Moorhen Marina. This lake was previously used for model boats and is accessed via a moveable lift bridge.
Parndon Moat Marsh, Part of the Harlow Marsh Nature Reserve. It is between the Stort and the railway. It is the site of a 12th moated manor house, Little Pardon Hall. This was rebuilt on an adjacent site in the 17th and then demolished for the railway.
Burnt Mill Sewage Works. To the east of the moat

Eastwick Road
The western part of the road is part of the A414 straightened in 1960
Eastwick Lodge Farm. Owned by the Carter Family who have been there since 1933 when it was mixed and dairy. The village of Eastwick was bypassed in the 1960s and the village shop closed. Thus the farm began to sell produce.  The new road also meant it was impractable to take cows across it twice a day so the farm concentrated on shop sales. Farm building now also house a variety of businesses.
Dusty Miller. Built in 1846 this was the Baker’s Arms, changed to the Railway Inn in the 1970s when it was purchased by the Brewers.  In the 1950s it was renamed Dusty Miller which is apparently a fishing fly.

Edinburgh  Way
Area of the road between here and the station was a field called Millers Wells – and full of water. Later site of Spring Street and housing.
Tunmannmeade – was an area of strip holdings
Longman Green’s Offices. Publishing house founded by Thomas Longman in the early 18th. Their Paternoster Row offices were destroyed in 1940 bombing and they eventually moved to Harlow on the site of Millers Wells. They are now part of the US firm Pearson Longman.
Toby Carvery

Spring Street
Housing was built here in the 19th and a Baptist chapel. Since demolished.
Bus depot and station entrance.

Crosby. Essex Gazeteer
British History online. Harlow
Dusty Miller. Web site
Essex County Council. Web site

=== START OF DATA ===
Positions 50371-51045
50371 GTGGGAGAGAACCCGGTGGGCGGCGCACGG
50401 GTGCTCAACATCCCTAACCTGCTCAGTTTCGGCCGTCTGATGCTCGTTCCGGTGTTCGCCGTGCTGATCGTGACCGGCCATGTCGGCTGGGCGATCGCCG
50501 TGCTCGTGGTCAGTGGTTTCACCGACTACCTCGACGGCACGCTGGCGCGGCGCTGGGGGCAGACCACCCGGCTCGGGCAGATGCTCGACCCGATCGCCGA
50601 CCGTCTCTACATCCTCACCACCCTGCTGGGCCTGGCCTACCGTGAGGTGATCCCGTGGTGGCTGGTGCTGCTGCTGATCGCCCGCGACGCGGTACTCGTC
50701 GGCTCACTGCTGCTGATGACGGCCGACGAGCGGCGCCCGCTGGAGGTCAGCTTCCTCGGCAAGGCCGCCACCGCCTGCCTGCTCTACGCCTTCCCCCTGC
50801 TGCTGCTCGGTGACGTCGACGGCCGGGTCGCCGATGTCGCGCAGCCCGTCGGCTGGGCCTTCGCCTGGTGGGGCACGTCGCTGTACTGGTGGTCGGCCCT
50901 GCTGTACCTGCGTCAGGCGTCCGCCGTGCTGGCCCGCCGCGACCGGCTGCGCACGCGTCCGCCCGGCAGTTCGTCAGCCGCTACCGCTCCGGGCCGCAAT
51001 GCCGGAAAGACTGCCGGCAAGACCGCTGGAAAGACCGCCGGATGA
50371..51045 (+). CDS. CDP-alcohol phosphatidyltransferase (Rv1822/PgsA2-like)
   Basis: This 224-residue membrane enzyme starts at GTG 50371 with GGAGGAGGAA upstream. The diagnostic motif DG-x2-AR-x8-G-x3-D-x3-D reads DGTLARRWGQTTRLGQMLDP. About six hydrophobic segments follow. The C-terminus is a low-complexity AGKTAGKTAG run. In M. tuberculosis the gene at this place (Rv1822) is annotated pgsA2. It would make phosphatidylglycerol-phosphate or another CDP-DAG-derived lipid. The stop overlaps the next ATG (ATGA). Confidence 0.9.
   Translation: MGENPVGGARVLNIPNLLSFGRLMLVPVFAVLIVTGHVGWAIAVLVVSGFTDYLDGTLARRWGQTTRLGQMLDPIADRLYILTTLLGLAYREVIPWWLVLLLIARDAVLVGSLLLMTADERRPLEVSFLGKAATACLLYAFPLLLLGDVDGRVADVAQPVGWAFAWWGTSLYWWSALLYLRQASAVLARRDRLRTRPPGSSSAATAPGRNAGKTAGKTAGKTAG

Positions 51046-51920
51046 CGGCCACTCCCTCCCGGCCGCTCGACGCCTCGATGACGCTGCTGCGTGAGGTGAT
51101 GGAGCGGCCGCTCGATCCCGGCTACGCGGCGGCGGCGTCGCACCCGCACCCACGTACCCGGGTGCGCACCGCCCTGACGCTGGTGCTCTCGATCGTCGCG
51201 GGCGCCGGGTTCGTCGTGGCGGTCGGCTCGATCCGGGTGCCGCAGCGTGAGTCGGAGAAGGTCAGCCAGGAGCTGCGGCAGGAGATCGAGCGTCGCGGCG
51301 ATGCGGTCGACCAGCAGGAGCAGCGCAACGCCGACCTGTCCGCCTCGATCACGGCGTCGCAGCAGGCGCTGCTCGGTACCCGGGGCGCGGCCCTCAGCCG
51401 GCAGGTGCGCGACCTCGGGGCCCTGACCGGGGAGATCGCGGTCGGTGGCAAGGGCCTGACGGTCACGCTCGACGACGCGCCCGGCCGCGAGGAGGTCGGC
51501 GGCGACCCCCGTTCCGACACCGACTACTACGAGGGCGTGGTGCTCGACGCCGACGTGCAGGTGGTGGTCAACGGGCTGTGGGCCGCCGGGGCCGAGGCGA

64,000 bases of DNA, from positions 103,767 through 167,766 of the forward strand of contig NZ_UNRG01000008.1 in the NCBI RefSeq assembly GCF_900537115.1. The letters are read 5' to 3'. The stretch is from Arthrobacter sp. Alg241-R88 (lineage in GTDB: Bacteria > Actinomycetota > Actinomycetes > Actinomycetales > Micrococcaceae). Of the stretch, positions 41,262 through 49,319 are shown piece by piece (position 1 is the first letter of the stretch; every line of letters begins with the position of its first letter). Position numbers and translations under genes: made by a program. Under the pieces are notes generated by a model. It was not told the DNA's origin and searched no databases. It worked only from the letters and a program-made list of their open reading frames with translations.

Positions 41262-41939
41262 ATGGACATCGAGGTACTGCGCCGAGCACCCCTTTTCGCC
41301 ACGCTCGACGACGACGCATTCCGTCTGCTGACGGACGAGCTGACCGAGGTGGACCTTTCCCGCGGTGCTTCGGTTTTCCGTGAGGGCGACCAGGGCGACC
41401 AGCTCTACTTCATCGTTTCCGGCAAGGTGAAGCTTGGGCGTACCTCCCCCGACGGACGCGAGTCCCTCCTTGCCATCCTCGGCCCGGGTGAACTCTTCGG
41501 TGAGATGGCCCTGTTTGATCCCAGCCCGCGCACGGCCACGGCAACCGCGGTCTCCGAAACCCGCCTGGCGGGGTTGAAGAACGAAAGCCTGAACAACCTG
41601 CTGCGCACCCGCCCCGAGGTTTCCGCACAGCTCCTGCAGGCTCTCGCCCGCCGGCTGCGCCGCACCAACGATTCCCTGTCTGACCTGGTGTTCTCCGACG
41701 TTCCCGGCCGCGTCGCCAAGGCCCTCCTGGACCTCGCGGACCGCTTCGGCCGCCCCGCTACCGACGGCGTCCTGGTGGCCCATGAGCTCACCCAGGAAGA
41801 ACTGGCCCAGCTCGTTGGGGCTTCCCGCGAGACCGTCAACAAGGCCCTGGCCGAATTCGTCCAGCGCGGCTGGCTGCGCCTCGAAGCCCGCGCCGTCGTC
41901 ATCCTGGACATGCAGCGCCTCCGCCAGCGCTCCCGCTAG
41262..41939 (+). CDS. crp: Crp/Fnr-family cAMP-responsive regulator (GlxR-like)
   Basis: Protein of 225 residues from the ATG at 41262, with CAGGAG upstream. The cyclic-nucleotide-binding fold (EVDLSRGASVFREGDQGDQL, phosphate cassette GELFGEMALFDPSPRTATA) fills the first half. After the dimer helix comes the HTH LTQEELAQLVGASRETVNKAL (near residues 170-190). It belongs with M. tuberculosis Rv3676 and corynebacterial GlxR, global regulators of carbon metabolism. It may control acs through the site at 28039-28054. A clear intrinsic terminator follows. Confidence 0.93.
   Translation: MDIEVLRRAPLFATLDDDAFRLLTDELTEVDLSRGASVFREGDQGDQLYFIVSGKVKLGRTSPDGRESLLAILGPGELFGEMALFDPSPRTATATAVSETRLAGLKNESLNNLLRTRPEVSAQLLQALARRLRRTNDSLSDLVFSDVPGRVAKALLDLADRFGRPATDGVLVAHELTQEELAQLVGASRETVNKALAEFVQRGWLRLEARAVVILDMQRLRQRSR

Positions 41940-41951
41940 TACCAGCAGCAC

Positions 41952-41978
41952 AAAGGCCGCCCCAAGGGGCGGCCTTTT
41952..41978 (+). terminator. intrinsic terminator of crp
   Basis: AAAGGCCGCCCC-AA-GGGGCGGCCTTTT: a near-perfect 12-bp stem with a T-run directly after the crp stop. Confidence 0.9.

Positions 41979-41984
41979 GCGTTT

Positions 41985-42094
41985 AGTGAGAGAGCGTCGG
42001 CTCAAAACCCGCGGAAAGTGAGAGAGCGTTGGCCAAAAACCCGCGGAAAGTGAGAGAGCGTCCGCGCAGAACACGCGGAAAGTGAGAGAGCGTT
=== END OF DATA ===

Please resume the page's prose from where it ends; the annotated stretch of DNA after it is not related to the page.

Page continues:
Essex Journal
Harlow Council. Web site
Moorhen. Web site
Pearson Longman. Web site

Friday, 25 November 2011

River Stort - Harlow

Thames Tributary River Stort
The Stort flows south west and is joined by Fiddlers Brook from the north west

Post to the north Pole Hill
Post to the west Burnt Mill Harlow

Edinburgh Way

In 1952 The Duke of Edinburgh visited what was then Temple Fields Industrial Estate and thus the road was named.  It was, and to some extent is, an area of trading estates and some substantial factories – some of the longer established are shown below. Much of the road now is full of garish burger and pizza bar, cheap entertainment venues, ‘big shed’ retailers and such like.
The Kao-Hockham Building. Now the offices of Harlow Enterprise Hub, this was formerly Great Eastern House purchased by Harlow Council in 2006. It was built in the 1960s for Standard Telephones and Cables Ltd, the British telecommunications company dating from 1883. They had had laboratories in Harlow from the 1950s where in 1966, Charles Kao demonstrated that light rather than electricity could be used to transmit speech. Taken over by Nortel in 1991 who remained in site, but have recently sold the business.
Raytheon. They took over Cossor Electronics who had pioneered cathode ray tubes and later all sorts of TV, radio, radar etc. They moved to Harlow in 1958 in Edinburgh Place where the first British V.H.F. radios were made. In the late 1950s they moved to Elizabeth Way.  In 1961 Cossor was acquired by Raytheon and they continue with Major advances in Radar.
Johnson Matthey Metals, opened in 1954 as the Harlow Metal Co. Their huge Harlow Plant was demolished and they seem no longer to have a presence in Harlow – although as a vast multinational there seems to be very few places where they don’t have a factory or two. Johnson Matthey has been involved with precious metals since 1817 at Hatton Garden where Johnson was in businesses as an Assayer with a gold refinery there in the 1830s –later moving into silver, nickel and much else, particularly platinum. They grew and grew and grew through the 20th. In 1953 Harlow Metal Co. Ltd. was formed to merge the company's mechanical production interests. It was a huge works – but the company histories never mention it.
OI – United Glass Containers, which originated partly as Key Glassworks in New Cross. United Glass had had the largest glass factory in Europe in Charlton, but high south London wages led to their move to Harlow. It is now owned by some American company but manufactures and markets glass containers in Britain from Harlow. The company also owns a silica-sand quarry in Scotland
Harlow Marsh
Marshgate Spring. The marshland is on the flat area near the railway with ditches and reed beds. Woodland slopes from the Queensgate Centre and contains springs that feed the marsh. There is oak, hornbeam, ash, hazel, and willow.
Queensgate Retail Centre


Contrapuntal Forms, Sculpture by Barbara Hepworth commissioned for the Festival of Britain where it stood outside the Dome of Discovery this is two blue limestone monoliths which look very hard to vandalise.

School Lane

Marsh Gate Farm, was once called Redmells Farm. Timber-framed and weather boarded, probably dates from the late 17th